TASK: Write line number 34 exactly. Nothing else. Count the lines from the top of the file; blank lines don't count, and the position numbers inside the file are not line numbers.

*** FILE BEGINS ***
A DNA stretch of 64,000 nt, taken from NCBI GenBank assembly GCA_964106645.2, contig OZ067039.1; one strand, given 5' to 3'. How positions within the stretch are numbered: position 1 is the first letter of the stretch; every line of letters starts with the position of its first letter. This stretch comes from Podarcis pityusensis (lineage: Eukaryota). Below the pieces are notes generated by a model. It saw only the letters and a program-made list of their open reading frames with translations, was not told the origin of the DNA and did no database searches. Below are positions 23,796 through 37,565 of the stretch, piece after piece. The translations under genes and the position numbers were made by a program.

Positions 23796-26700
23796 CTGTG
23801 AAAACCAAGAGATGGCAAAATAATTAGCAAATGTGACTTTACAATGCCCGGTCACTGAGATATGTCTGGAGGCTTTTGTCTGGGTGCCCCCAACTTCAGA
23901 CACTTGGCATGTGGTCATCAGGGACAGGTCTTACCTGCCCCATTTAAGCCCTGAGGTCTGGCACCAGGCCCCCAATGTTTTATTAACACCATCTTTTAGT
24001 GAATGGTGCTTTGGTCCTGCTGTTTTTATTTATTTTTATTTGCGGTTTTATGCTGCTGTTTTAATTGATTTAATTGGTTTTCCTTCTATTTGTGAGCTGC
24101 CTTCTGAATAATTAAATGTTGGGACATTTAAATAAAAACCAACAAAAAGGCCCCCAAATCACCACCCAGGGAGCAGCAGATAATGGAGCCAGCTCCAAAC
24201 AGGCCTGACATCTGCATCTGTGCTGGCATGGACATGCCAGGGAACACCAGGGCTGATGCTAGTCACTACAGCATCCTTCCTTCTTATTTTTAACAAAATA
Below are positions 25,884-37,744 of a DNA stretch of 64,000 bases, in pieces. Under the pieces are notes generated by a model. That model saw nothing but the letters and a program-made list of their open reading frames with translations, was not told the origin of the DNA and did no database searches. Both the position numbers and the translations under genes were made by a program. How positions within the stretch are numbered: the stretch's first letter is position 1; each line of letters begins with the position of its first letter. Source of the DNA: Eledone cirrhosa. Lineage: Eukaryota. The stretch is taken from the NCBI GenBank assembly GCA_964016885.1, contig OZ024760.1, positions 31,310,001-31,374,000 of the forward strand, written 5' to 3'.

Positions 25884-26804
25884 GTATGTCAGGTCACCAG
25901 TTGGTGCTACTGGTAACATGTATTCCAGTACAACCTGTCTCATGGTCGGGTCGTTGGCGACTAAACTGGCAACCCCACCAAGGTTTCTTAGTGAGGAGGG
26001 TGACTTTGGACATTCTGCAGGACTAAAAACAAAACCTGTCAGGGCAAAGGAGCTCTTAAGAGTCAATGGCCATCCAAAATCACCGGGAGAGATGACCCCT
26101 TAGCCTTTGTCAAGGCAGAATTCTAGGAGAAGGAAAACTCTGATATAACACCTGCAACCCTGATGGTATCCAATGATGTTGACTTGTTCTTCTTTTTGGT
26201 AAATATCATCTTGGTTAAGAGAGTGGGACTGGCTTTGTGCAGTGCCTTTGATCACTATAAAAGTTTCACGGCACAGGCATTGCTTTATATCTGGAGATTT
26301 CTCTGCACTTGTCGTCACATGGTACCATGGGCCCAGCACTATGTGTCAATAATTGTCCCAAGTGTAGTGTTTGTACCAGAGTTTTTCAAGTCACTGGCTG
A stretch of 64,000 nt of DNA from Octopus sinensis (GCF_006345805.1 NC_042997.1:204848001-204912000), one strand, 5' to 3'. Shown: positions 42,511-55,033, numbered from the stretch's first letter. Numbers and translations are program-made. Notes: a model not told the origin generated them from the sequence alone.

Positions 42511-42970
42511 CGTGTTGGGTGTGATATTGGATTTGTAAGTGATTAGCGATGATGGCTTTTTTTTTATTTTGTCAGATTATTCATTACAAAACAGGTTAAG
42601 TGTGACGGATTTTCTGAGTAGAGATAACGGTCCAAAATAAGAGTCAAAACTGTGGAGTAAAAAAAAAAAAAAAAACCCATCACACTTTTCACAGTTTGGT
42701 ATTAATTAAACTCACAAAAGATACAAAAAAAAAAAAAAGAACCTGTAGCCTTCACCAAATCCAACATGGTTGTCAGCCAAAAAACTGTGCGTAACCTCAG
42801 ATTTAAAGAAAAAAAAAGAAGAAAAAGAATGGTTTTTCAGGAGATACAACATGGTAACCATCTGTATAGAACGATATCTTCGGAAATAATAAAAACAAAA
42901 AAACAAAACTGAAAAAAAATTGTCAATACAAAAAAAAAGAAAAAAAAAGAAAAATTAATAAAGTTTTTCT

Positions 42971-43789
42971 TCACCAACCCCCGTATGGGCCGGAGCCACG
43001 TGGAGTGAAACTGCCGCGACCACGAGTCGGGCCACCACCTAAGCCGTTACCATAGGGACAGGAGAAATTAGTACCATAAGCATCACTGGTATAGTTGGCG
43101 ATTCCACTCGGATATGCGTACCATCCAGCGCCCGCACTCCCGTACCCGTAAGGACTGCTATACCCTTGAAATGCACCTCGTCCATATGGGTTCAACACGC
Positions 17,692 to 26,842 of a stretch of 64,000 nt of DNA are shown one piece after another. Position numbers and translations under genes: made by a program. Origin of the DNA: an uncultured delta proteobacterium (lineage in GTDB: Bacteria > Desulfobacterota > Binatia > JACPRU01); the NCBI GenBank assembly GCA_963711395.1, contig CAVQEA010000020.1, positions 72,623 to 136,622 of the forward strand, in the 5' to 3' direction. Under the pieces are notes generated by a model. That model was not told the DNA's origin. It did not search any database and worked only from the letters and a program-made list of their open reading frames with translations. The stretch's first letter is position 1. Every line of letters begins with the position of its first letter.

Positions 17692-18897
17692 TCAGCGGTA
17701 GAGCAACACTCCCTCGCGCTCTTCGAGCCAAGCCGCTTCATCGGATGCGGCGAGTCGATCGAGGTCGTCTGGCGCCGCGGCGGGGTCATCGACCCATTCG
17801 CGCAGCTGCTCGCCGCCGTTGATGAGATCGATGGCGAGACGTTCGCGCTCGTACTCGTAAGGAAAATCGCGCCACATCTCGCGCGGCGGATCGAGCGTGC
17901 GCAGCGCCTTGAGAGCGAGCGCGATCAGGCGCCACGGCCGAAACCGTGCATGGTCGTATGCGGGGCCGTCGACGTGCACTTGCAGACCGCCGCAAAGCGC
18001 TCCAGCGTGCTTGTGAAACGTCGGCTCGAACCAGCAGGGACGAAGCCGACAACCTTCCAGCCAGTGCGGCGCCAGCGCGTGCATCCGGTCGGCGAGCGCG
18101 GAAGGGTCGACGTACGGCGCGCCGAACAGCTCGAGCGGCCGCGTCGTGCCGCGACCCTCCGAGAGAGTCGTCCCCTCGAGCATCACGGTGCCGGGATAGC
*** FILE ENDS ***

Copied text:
18001 TCCAGCGTGCTTGTGAAACGTCGGCTCGAACCAGCAGGGACGAAGCCGACAACCTTCCAGCCAGTGCGGCGCCAGCGCGTGCATCCGGTCGGCGAGCGCG